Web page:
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President - Starklite Cycle

Starklite Cycle History

Bob & Gary Stark 1969
Bob & Gary Stark 1969 (Gary’s First Indian)

Bob Stark has been involved with Indian motorcycles throughout his entire life. Bob’s father became an Indian dealer in 1918, after returning from military service during World War I. Bob still has a photo of his mother riding in a sidecar in 1923. Since Bob was born in 1934, his parents were involved with Indian cycles long before that.

     At the age of 10 Bob started staying around his fathers shop, and developed quite an interest in the Indian cycles. The mechanic considered him a pest, but allowed him to do minor items, such as changing oil & polishing cycles.
      By 1946 Bob was riding his own Whizzer motorbike, and in 1947 graduated to a Cushman scooter. By 1950 he had learned quite a bit more about the cycles and got his first Indian, a 741 Scout with skirted fenders. He bought the cycle for $50.00 without his fathers permission and had it for 4 months before his father knew it was his. By 1951 Bob purchased the ’48 Chief which he still rides. In addition, his father deemed the $50.00 741 Scout to be unsafe. so he traded a new Triumph 650cc even up for it. That was the best cycle deal in Bob’s life. 1951 also was high school graduation, and the start of college. Some extra money was obtained during the next 3 summers by working on cycles. Bobs father had sold the Indian shop in 1952, so the work was done in the “ex” chicken coop at home. 1955 was the big change, graduation from Case Institute of Technology, Akron Ohio ( Now called Case/Western), with a degree in mechanical engineering. This was a year of working days at Goodyear Tire & Rubber and nights on Indian motorcycles.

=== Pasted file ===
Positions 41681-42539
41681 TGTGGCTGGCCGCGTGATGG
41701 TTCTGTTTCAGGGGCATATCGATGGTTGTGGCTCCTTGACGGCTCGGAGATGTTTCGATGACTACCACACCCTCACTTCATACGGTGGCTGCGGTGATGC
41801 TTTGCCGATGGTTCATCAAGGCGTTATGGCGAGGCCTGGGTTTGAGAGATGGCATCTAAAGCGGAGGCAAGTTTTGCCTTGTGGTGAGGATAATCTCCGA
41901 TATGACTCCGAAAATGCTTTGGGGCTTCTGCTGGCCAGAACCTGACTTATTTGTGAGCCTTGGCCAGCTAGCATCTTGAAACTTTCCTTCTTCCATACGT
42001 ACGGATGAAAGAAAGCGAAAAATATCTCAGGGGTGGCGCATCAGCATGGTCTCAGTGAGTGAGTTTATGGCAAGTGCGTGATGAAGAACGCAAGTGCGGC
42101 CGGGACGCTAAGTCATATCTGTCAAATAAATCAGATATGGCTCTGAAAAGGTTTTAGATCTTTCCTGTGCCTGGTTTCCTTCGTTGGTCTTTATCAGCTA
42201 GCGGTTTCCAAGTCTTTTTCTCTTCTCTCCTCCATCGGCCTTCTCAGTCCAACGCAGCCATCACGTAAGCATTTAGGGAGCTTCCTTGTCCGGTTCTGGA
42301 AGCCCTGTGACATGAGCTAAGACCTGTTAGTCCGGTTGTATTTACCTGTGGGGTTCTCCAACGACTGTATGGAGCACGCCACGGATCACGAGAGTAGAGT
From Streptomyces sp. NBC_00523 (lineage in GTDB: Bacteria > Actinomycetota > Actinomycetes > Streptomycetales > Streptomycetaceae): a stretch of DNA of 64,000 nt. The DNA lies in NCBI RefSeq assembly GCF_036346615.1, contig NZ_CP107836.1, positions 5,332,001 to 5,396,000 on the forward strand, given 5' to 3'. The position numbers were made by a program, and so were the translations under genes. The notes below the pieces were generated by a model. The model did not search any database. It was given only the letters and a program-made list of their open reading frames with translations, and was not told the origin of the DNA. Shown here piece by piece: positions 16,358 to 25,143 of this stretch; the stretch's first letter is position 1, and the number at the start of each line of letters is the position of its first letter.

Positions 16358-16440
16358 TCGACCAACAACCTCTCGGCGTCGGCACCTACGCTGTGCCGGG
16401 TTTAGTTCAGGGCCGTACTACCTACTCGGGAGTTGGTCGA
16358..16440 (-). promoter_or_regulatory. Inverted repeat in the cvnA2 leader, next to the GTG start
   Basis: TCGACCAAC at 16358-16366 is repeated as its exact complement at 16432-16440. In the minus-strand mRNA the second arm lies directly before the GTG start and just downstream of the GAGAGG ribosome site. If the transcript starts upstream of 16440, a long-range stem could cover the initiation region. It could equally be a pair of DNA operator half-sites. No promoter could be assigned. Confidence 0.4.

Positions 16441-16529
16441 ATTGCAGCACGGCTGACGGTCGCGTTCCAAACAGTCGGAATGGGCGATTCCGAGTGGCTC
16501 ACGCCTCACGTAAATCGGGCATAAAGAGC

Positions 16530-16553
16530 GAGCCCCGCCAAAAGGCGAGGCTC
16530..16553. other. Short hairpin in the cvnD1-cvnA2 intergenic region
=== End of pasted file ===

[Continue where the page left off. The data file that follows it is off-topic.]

A short time was spent in the army during 1956 & 1957. The off hours were spent at Herb Reiber’ s Indian shop in Washington D.C.. The ’48 Chief (purchased in 1951) was kept about 2 miles from Fort Belvoir.
After an army discharge in the fall of 1957 Bob returned to Goodyear Tire during the day and worked on Indians at home during the evenings. By 1957 he reopened his fathers shop part time. Selling the Royal Enfield built Indians, servicing them, and servicing the older Chiefs & Scouts. By 1958 Goodyear Tire was no longer in the picture as Bob quit to spend full time at the cycle shop. In 1959 health reasons mandated a move to Florida, and more building of cycles at home, while working at Martin Marietta Corporation. 1961 was a move to California, and the nominal home workshop for night work. Later 60′ s meant trips back to Florida as part of the launch crew on the first 2 moon shots from Cape Canaveral. Gary was born during this time frame and started riding between Shorty & Bob by age 2. In 1970 Starklite Cycle was formed and Bob was back to full time work on Indians. Again Starklite took on the Indian dealership, this time for the Taiwan/Italian built models. This was different, but the main business was restoring the older Indians and manufacturing parts for them. By now Gary was riding. He got his first Indian at age 5, and his second one at age 7. He was given a ’47 Chief at age 5 and he finished his restoration of it at age 16.
     As the years have progressed, Indian parts have become increasingly scarcer. This has led to the need to design and build increasing amounts of Indian parts. In 1989 Gary graduated from California State University of Long Beach with an Engineering degree in Manufacturing Engineering. The engineering has helped both Bob and Gary in the production of what we believe to be the best quality of Indian parts available.
     The line now stands at over 3000 items. Shorty has done her part by putting up with all of this for nearly 30 years, as well as handling most of the work in connection with the Indian Motocycle Club. Gary has started helping her the last couple or years with much of the mailing and typesetting, as he has become very proficient on the computer.
      In the fall of 1988 Starklite moved from Fullerton to Perris. The shop in Fullerton was left in the hands of Wilson Plank, who was employed there for 14 years. He is currently operating it under the name of American Indian Specialists and is running it very successfully working on Indians.